William Broad has done it again. He’s ruffling the feathers of yogis with another article in the New York Times.
Directly after his first article, “Can Yoga Wreck Your Body?,” I attended a yoga conference quaking with reactions. The piece catapulted his book into the spotlight and sparked important discussions about the safety of yoga. The book presents extensive research into the promises of yoga, lengthy interviews with my teacher, Glenn Black, and controversial analysis.
With genius PR, Broad has returned with another New York Times article warning the women of yoga against the dangers of hypermobility. I appreciate his flair for raising the cortisol of yogis and this important issue.
I regularly notice very flexible women who love to stretch. Just last week, I talked with a seasoned yogini making the case for why she couldn’t do strength training. She didn’t want to bulk up and said she has a weak back. After dedicating years to a physical practice, shouldn’t she be more confident of her strength? I suggested that skillfully picking up heavy stuff a few times a week may be just what she needs.
It feels blasphemous to say but yoga is not the end-all, be-all savior. Diehards may balk: isn’t flexibility supposed to be good for us? Well, it appears to have it’s own complications. Speaking for myself, asana has never been a complete exercise program. Isometric poses or the engrained grooves of vinyasa don’t provide me with a balanced movement diet.
Generally, flexibility training is about convincing our muscles to lengthen. For many dudes this means grunting and desperately reaching for their toes while the woman on the next mat over flops her hands to the floor. I’d say that bendy girl often lacks the equivalent muscular contraction in her hamstrings, glutes, and entire posterior chain.
In both my fitness training and group classes I focus on movement competency: the marriage of mobility and stability. Mobility builds the suppleness of the joints for full, pain-free range of motion. Stability, as pioneering physical therapist Gray Cook, says is “the frictionless platform to build strength.” A perfect example of fluid strength is the basic “ass to the grass” squat. I emphasize these types of patterns instead of contorting into Gumpy-esque feats of flexibility. Being able to fold yourself into a pretzel doesn’t seem very useful if you can’t safely lift a small child or walk up a few flights of stairs without getting winded.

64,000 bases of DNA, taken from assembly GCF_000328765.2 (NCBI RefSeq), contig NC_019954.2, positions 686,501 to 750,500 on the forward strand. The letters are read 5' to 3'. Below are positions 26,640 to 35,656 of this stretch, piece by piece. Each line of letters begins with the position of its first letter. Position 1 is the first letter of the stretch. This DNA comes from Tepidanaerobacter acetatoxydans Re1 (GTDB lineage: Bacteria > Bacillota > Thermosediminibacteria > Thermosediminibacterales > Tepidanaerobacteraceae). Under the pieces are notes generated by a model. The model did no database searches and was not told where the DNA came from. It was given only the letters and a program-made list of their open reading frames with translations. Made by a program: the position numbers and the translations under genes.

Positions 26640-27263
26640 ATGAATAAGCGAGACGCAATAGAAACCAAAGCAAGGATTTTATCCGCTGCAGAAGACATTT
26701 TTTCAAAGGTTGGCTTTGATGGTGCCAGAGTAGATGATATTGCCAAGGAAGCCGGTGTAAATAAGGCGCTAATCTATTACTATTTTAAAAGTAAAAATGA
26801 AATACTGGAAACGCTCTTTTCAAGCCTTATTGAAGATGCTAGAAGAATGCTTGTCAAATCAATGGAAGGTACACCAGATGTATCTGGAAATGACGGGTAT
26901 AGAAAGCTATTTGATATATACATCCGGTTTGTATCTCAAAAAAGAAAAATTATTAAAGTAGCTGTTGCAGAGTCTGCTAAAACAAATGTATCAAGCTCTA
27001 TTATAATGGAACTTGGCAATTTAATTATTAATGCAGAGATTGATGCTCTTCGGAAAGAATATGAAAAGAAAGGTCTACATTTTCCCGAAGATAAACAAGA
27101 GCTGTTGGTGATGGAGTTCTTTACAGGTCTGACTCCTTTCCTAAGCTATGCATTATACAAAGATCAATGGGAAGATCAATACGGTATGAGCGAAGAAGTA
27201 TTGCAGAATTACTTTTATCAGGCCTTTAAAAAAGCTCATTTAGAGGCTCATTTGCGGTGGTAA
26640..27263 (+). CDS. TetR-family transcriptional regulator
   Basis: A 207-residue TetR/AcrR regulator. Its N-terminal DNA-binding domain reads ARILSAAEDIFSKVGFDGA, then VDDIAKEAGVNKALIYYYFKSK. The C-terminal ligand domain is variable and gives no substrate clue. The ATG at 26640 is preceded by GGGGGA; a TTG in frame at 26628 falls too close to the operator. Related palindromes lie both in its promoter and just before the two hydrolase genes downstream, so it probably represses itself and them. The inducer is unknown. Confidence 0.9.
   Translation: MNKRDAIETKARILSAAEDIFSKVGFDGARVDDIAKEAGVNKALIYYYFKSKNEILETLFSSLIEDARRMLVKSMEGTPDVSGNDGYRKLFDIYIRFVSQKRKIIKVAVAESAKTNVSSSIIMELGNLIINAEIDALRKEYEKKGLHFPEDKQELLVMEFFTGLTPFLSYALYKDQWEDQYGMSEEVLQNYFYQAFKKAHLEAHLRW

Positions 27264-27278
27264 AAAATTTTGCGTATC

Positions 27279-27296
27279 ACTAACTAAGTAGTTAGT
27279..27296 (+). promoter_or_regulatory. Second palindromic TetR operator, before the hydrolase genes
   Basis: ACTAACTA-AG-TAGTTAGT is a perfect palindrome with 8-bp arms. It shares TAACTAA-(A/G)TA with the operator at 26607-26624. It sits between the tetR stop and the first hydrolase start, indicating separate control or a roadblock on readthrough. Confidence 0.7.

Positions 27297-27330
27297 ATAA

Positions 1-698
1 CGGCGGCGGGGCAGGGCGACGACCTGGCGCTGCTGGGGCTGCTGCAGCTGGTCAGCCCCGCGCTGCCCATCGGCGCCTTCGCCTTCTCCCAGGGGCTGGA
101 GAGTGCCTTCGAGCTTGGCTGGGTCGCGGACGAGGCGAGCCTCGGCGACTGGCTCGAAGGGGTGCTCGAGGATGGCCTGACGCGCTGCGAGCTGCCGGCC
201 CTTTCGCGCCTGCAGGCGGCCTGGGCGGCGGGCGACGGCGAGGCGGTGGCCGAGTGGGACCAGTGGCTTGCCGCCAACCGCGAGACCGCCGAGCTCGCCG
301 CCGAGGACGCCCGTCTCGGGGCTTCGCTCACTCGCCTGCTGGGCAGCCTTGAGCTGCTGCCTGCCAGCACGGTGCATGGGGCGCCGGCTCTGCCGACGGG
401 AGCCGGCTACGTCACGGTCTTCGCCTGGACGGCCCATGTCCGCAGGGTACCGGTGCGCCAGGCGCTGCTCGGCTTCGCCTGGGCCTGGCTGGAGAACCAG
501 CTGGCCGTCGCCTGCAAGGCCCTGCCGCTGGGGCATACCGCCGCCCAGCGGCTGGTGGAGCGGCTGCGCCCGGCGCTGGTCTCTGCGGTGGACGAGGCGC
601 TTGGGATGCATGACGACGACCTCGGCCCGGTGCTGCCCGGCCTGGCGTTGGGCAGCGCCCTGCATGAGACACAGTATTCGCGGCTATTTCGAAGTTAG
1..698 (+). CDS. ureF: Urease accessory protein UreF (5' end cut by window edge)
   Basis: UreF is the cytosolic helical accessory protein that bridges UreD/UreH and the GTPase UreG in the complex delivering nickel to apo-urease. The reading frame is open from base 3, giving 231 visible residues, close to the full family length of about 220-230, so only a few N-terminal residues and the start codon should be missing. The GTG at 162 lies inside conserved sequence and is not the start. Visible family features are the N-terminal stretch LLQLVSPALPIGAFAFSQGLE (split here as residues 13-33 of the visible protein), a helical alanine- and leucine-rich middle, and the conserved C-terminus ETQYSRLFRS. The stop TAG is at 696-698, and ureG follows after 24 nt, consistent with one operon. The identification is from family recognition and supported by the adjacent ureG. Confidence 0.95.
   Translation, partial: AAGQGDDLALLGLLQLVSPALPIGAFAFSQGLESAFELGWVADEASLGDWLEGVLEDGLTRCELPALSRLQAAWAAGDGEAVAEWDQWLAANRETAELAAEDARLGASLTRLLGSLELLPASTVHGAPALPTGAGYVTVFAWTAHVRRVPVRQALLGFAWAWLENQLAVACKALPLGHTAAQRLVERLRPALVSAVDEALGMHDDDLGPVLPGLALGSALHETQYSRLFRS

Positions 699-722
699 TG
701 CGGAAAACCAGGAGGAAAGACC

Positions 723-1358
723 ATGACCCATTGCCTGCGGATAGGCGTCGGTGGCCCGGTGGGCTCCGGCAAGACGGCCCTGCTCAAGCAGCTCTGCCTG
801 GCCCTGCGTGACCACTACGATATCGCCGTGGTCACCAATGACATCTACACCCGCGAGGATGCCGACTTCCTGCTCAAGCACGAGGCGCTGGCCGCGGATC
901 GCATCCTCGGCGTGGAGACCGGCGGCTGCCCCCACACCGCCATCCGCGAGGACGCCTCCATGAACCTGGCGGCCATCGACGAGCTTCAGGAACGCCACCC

The yogic path offers more than posing. Pranayama (breathing exercises) opens a window into our nervous system and meditation is a doorway to our consciousness. A yogic approach uncovers our delusions. This may include a blinding love affair with asana.
As I’ve suggested before, the yoga girls might consider swapping with the veiny necked guys in the weight room. The bias of our morphology often dictates our exercise choices and exaggerates our myopia. A full practice includes what comes easily (love me some backbends) and what sucks (damn pull-ups.)
Asana is one of many healing modalities but mindful breathing and movement are not limited to the purview of yoga. We yogis don’t own this exploding marketplace of movement medicine. Sometimes I see the glass half empty: a Wild West of half-baked, self-appointed experts inflicting all sorts of danger moves on the general public. But I prefer the half full version: a renaissance of cross pollination not yet mired in regulation.
Hypokinetic disease is my favorite first world problem. So I’m thrilled to work in a wide community of passionate movement educators creatively facing our sedentary quagmire. The feisty debates that Broad sparks are all part of the fun. Yoga serves as my lens and hopefully not a blinder.